PMAyers in PNP a vanishing breed
As he prepares to step down next month, Philippine National Police (PNP) Director General Raul Bacalzo sees himself as an “endangered species,” a member of the vanishing breed of Philippine Military Academy (PMA) graduates in the police service.
In 10 years, he said, the PNP shall have seen the last of PMA mistahs, closing a thick, storied chapter in the history of a law enforcement agency which the 1987 Constitution describes as civilian in character, despite its deep military roots.
At present, just over 200 PMA graduates man positions in the PNP, including Bacalzo, a member of Class ’77. (Armed Forces of the Philippines Chief of Staff Eduardo Oban Jr. is Bacalzo’s underclassman belonging to Class ’79.)
Power over the 140,000-strong force would ultimately shift to the graduates of the Cavite-based PNP Academy (PNPA), and to them Bacalzo offered a piece of advice: “Look at what is good about us PMA graduates and replicate it. Everything else you see that is not so good, remember them so you won’t make the same mistakes.”
“We are an endangered species. It is you who shall be left,” he said.
From PMA to PNPA
The PNPA was created in 1977 when the state’s chief law enforcement arm was known as the Integrated National Police, a unit under the AFP. Before its facilities were completed in Camp Castañeda in Silang, Cavite, its course was initially conducted on Army turf, in Fort Bonifacio. The PNPA produced its first graduates in 1980.
On the other hand, the PMA’s beginnings in Baguio City date back to 1936 during the Commonwealth period.
But what does the rise of this new ruling school in the PNP mean to the policed citizenry?
Bacalzo said the leadership shift from the PMA to the PNPA should signal a change in perspective, allowing the PNP to assume a fully civilian character.
It should remove, he said, what he called “dysfunctions” traceable to the militaristic training of past and present PNP leaders. “There were habits that somehow spilled [from the military] to the PNP,” Bacalzo said with unusual candor in a recent Inquirer interview.
Speaking at a forum in July, Bacalzo said the PNP’s military past may have been a factor why its members continue to be linked to human rights abuses, such as extrajudicial killings and enforced disappearances. He couched such dark baggage in milder terms: “birth pains.”
He took note of the long PNP history, from its origins under the American colonial period, its transformation into the militarized Philippine Constabulary in the 1930s, to its eventual separation from the AFP and further reforms under the Department of the Interior and Local Government.
“So there are some, shall we say, birth pains, when PNP was formed (separate from the AFP) in 1991,” Bacalzo said when asked why the PNP and the AFP remained the usual suspects in human rights abuses.
“Under martial law, we were under the military. We knew the views of the military back in the day. Hindi uso ang human rights noon (Not much talk of human rights back then). That was the prevailing thought,” he said in the interview.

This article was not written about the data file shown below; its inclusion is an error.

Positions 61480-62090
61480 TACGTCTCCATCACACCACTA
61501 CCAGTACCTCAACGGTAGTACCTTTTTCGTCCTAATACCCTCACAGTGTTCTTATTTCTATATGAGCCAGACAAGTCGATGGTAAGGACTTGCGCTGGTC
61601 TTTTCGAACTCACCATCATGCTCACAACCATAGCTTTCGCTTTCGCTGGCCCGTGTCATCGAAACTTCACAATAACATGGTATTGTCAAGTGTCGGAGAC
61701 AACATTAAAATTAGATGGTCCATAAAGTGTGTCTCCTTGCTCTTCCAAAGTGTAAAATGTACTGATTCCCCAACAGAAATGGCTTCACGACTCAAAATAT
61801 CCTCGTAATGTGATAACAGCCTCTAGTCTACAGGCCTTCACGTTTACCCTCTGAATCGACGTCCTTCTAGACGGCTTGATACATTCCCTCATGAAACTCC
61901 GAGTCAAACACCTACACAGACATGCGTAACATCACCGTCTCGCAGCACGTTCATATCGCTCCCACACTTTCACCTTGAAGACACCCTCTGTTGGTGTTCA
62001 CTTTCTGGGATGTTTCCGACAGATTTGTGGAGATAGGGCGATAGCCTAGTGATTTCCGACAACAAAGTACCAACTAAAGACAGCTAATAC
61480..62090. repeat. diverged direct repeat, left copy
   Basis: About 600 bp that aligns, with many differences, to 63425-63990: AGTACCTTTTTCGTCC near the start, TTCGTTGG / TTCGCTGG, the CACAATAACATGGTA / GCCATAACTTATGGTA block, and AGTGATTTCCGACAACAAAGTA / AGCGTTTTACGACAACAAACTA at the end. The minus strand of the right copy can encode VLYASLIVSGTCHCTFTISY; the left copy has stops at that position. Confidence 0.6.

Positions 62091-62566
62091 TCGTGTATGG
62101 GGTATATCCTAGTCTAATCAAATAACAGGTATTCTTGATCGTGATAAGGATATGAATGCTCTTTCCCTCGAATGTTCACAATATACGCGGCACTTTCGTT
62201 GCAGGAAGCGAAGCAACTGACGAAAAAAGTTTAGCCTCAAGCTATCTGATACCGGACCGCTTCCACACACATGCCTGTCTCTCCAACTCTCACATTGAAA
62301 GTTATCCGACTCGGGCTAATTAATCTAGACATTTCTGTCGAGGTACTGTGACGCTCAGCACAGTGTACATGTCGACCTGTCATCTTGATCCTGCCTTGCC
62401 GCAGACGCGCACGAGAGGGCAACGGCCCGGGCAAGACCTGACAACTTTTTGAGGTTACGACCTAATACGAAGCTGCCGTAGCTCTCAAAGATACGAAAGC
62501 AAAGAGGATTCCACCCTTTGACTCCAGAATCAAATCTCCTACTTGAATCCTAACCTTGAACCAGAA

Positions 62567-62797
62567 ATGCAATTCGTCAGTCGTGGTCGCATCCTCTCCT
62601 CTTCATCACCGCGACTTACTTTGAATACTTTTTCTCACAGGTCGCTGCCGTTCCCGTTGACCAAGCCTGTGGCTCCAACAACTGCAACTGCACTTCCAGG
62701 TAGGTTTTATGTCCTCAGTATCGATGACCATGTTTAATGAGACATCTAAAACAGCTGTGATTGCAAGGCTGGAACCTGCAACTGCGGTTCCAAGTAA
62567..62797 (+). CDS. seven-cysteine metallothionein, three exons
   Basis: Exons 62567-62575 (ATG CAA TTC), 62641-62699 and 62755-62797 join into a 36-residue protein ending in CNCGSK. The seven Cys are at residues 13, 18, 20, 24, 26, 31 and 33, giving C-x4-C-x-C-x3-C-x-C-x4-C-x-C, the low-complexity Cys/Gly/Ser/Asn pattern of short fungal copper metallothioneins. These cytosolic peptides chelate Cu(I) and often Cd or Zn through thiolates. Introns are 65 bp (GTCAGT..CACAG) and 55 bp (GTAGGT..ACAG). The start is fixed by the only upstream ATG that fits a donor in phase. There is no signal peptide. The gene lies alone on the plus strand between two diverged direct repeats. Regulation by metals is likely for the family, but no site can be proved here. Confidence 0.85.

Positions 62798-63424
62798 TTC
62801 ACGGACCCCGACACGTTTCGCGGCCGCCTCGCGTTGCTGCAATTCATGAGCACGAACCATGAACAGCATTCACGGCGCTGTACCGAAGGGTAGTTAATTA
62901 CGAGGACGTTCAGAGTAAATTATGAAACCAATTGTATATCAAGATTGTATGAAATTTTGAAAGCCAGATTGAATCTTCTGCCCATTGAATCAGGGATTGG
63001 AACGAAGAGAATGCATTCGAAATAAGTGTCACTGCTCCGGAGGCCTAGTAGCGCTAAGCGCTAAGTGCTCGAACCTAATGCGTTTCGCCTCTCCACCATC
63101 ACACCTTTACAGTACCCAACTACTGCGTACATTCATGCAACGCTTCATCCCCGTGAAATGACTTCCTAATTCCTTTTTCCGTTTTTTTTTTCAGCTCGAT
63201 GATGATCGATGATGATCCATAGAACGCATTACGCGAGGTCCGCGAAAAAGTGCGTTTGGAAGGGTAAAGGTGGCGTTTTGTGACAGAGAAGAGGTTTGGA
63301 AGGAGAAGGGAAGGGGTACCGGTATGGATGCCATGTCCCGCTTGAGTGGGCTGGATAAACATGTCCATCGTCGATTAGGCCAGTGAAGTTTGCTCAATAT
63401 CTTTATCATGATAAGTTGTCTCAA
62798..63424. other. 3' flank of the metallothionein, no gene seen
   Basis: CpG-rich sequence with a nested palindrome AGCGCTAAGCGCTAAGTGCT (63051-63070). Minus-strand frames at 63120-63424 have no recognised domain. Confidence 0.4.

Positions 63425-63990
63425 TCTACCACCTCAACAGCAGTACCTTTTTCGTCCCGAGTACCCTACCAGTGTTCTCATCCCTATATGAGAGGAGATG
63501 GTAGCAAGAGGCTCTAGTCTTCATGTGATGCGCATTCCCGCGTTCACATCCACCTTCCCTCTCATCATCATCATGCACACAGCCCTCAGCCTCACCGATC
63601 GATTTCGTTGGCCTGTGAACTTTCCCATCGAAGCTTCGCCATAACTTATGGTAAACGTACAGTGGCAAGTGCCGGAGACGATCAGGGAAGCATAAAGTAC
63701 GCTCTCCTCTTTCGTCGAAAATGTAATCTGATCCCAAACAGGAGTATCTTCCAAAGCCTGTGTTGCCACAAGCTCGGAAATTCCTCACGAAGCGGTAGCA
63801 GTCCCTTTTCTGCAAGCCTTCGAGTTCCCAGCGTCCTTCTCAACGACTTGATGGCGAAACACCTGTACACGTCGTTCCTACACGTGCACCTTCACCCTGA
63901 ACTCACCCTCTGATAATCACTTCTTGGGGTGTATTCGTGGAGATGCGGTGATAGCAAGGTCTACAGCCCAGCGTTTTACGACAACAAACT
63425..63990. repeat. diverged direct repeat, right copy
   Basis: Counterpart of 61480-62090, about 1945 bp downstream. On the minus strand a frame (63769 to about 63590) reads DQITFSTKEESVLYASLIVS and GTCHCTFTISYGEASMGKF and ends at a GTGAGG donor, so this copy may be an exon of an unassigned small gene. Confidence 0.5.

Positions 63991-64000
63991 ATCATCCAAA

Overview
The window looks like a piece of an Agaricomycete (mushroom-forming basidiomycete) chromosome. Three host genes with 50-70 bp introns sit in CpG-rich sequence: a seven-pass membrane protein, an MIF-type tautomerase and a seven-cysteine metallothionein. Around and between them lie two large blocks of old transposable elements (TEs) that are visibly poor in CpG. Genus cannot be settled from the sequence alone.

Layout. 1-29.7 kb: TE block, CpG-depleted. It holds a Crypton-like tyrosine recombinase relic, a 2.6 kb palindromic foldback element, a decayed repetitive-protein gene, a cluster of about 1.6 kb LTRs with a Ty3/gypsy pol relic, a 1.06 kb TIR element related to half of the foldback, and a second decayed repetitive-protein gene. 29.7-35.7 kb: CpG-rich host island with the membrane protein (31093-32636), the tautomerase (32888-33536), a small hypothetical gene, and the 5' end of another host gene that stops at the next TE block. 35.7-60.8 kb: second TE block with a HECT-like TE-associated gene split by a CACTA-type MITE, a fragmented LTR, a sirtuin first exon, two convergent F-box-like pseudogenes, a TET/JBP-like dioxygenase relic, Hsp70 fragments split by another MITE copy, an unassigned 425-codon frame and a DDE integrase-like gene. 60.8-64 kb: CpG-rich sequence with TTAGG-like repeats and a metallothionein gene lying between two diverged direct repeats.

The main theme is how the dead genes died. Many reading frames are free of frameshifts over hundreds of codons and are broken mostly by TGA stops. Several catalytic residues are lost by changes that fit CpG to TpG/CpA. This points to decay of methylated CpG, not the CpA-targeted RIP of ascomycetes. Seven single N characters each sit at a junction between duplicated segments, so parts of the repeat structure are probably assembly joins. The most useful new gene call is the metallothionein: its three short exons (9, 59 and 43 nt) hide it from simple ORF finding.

Due process was not normally observed, said Bacalzo. “We (PMA graduates) are not perfect, you know. In the military, we’re covered by the Articles of War. We can immediately detain someone. Now we can’t do that anymore in the PNP. We have due process now,” he said.
But he admitted that there were still some police officials who continued to think that way. “That’s the kind of thinking that I said I want to remove. Now let’s put it in black and white. File a case, (take into account the respondents’) human rights, follow due process,” Bacalzo said.
He cited the case of Marine Colonel Generoso Mariano, who recently appeared in a YouTube video purportedly calling for the overthrow of the Aquino administration.
After the video made headlines, Mariano was immediately confined to quarters and placed under investigation by the Navy. “We (the PNP) can’t do something like that,” Bacalzo said. “We’re the police. If we were still military, we could do that.”
He also cited the controversies that hounded the tenure of past PNP chiefs who were products of PMA, like Panfilo Lacson (Class of 1971), Jesus Verzosa and Eliseo dela Paz (both of ’76).
Since the split from the AFP, the PNP had stopped taking in PMA graduates. Its succeeding officers and recruits had since come from the PNPA and other schools whose graduates applied through the National Police Commission.
The PNP chief acknowledged “perceptions” of jealousy and mistrust between PMA and PNPA graduates, especially those competing for plum positions. The general view was that PMA mistahs supposedly enjoyed a natural advantage since they shared the same alma mater with the higher-ups.
But Bacalzo maintained that such notions were misguided: “The junior (officers) today do compete among each other, but it’s a healthy, friendly competition.”
In fact, he said, a member of his directorial staff, Director Danilo Abarsoza, a two-star general, belongs to the pioneering PNPA Class of 1980. “What I see is that there’s a good fusion,” he said.
“If you notice, there are now a lot of PMA and PNPA classes combined. In the PMA Class of 1991, their honorary members are PNPA Class of 1991. In the same manner, the PMA Class of 1991 are honorary members of PNPA 1991. [This fusion] is happening now,” he said.
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